Users take a specific number of steps back from their computer before it shows eyesight accuracy quizzes, such as determining what letters are on the screen or detecting colored symbols in a different colored circle. They receive instructions from their phone while tapping in the answers. After paying $50, the results are reviewed by an eye doctor and the patient receives a prescription for glasses or contacts within 24 hours, or a modification to an existing prescription.

Part of Opternative’s online vision test

Opternative had passed its clinical trials by 2015 and was expanding to more states. Soon it had raised a total of more than $9.5 million in rounds led by Tribeca Venture Partners and Jump Capital, and had a partnership with 1-800-Contacts. Some optometrist associations began fighting back against Opternative in order to protect their in-person test business, lobbying to have the startup’s service banned by the FDA. But now some optometrists have broken rank and begun working with Opternative to make their practices more efficient and manage patients remotely.

According to the lawsuit, Warby Parker reached out to Opternative back in 2013 about potential partnership opportunities. Warby Parker agreed to sign non-disclosure agreements forbidding the eyewear seller from using info about its technology to reverse-engineer the online eye exam or do anything besides partnering with the startup.

By 2015, discussions had advanced to include a potential acquisition of Opternative, and Warby Parker sought additional sensitive information about Opternative’s clinical trials and operating expenses. Opternative’s lawsuit contends that in May 2015 it sought and was given assurance that Warby Parker was not developing its own version of the technology, with Warby co-founder Dave Gilboa replying that he was “sensing a bunch of concern that I think is misplaced.”

Warby Parker allegedly requested its own test version of Opternative’s technology that it used in more than 60 tests, as well as raw outputs of the tests. However, in June 2015, the complaint says Warby Parker filed its own patent on a similar online eye exam using a phone and computer, with the main point of contact with Opternative listed as one of the inventors.

Opternative alleges that when Warby Parker questioned how it measured the distance from users to the computer screen in footsteps, Dr. Lee suggested a mobile phone camera could alternatively be used, and this ended up in the patent filing a month later. Warby Parker was later granted U.S. Patent No. 9,532,709 for an online eye exam.

On May 22, Opternative tells TechCrunch that Warby Parker called its founder to inform him that Warby was launching its own Prescription Check feature, which debuted the next day.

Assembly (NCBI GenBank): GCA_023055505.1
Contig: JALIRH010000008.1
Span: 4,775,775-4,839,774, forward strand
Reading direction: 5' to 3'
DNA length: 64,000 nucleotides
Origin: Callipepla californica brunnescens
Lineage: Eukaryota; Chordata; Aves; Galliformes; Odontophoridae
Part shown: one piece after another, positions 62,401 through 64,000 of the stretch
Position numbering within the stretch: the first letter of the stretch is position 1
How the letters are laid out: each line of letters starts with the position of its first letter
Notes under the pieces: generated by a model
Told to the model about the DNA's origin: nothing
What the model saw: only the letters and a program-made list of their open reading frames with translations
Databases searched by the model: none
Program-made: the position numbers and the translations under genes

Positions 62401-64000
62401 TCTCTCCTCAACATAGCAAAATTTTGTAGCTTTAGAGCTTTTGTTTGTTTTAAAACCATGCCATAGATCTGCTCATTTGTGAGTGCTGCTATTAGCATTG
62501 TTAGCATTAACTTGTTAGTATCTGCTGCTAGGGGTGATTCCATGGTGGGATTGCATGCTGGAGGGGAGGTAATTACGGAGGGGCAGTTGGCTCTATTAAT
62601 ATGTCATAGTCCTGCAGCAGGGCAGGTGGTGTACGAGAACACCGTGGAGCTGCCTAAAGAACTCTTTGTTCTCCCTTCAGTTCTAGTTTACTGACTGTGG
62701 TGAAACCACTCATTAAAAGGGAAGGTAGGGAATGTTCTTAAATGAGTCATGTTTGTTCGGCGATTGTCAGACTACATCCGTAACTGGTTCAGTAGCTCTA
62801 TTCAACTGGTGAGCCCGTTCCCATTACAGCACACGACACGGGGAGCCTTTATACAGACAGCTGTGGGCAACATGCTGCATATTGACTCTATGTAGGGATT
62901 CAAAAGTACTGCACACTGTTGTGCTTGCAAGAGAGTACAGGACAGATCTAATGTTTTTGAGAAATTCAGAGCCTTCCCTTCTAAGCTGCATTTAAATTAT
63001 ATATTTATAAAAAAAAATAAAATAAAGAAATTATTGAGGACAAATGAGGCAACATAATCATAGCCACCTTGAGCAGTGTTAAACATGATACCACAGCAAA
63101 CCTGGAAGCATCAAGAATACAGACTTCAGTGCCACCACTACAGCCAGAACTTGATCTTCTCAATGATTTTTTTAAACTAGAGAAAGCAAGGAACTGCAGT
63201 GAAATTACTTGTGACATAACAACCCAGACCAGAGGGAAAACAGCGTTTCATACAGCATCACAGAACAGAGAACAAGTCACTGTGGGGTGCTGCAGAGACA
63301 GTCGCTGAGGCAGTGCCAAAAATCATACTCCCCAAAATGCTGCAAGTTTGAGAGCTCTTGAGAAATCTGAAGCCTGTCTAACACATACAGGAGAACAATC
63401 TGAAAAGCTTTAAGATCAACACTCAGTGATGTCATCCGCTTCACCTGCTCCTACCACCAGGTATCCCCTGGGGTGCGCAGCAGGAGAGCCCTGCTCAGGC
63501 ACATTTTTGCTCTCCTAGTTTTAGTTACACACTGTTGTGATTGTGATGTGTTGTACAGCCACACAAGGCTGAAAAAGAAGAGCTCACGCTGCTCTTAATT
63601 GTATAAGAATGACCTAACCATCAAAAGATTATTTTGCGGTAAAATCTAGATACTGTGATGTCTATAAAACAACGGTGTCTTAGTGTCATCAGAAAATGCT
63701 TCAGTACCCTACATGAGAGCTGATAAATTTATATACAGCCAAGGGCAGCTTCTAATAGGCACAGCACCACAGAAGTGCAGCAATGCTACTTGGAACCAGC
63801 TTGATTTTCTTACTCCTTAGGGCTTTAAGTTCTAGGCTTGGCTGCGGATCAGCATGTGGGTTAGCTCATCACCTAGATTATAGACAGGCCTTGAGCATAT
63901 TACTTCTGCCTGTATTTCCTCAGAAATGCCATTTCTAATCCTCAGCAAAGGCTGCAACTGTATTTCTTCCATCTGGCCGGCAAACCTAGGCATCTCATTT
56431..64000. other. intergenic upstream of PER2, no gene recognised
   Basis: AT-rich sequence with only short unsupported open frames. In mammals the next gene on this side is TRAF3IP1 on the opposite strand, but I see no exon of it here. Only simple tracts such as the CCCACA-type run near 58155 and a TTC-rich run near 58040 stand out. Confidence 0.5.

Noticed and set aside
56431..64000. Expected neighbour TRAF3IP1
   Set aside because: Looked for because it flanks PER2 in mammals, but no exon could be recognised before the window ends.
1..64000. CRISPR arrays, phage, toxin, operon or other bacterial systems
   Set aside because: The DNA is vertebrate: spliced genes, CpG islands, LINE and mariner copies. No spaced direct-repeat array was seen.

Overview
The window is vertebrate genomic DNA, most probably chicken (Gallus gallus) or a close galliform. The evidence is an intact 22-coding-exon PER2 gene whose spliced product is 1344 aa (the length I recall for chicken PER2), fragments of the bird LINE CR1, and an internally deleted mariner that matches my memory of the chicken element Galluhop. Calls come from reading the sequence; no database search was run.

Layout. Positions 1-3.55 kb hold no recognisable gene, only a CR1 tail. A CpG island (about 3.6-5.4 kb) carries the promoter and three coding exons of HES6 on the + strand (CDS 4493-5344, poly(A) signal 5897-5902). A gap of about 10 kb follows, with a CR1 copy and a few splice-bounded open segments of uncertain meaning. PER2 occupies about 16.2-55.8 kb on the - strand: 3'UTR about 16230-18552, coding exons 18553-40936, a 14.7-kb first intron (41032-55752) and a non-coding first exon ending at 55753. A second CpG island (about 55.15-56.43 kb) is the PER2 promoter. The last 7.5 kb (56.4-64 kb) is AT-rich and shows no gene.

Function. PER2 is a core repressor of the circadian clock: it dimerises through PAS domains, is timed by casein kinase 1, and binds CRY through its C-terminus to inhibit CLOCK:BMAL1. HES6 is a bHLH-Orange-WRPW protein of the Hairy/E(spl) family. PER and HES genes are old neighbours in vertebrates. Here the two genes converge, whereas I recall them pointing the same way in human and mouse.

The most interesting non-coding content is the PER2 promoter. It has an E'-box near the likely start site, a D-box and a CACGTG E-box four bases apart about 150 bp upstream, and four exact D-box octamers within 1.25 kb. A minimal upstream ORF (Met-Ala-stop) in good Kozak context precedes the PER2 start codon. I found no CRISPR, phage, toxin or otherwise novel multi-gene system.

Warby Parker’s Prescription Check

As the lawsuit unfolds, the question will be whether Warby Parker is seen as having drawn from its NDA’d information to create its version of the eye exam. Warby Parker’s defense may hinge on the idea that it asks users to place a credit card in the corner of their computer screen and then measures it on the screen of their phone to determine their distance from the screen. Opternative’s measurement system that requests a user’s shoe size and asks them to take a certain number of heel-to-toe steps back may be less accurate.

Opternative’s argument is that Warby Parker’s test was still derivative of its exam, and that its co-founder Dr. Lee suggested the idea of using a phone’s camera for measuring the distance.

For now, Warby Parker has until November 6 to answer Opternative’s complaint or otherwise plead, such as filing a motion to dismiss. You can check out Opternative’s complaint in full below, and we’ll report back as the suit progresses.

This smart bandage releases meds on command for better healing

Taking care of a cut or scrape usually means swapping out the bandage a few times, and maybe putting a little healing cream or hydrogel on there. But what if the dressing could dispense that stuff on its own? That’s the idea behind a smart bandage now being tested by engineers from the University of Nebraska-Lincoln, Harvard and MIT.

Instead of plain sterile cotton or other fibers, this dressing is made of “composite fibers with a core electrical heater covered by a layer of hydrogel containing thermoresponsive drug carriers,” which really says it all.

It acts as a regular bandage, protecting the injury from exposure and so on, but attached to it is a stamp-sized microcontroller. When prompted by an app (or an onboard timer, or conceivably sensors woven into the bandage), the microcontroller sends a voltage through certain of the fibers, warming them and activating the medications lying dormant in the hydrogel.

Those medications could be anything from topical anesthetics to antibiotics to more sophisticated things like growth hormones that accelerate healing. More voltage, more medication — and each fiber can carry a different one.

“This is the first bandage that is capable of dose-dependent drug release,” said UN-L’s Ali Tamayol in a news release. “You can release multiple drugs with different release profiles. That’s a big advantage in comparison with other systems.”

In a paper published in the journal Advanced Functional Materials, the team documents how in tests, critters (not humans — those tests come later) healed better when given the active bandage. They also made sure that the heat didn’t affect the healing process or the medication.

For ordinary scrapes a normal bandage (or plaster, for our friends across the pond) is probably still more than sufficient — this is for people whose healing processes are inhibited, or for whom frequent dressing changes are impossible or inconvenient.

Next up, in addition to further testing to satisfy the FDA, is investigating how to integrate sensors with the fibers, to measure blood glucose levels, pH and other indicators of how the healing process is going. Maybe soon your bandage will even include a progress bar.